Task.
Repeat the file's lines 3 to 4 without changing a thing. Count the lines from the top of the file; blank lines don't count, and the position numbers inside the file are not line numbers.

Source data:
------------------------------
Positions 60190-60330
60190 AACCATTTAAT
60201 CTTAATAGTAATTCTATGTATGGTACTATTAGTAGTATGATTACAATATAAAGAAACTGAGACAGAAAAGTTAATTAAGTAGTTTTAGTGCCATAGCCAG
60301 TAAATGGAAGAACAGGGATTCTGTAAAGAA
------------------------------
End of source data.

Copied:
60201 CTTAATAGTAATTCTATGTATGGTACTATTAGTAGTATGATTACAATATAAAGAAACTGAGACAGAAAAGTTAATTAAGTAGTTTTAGTGCCATAGCCAG
60301 TAAATGGAAGAACAGGGATTCTGTAAAGAA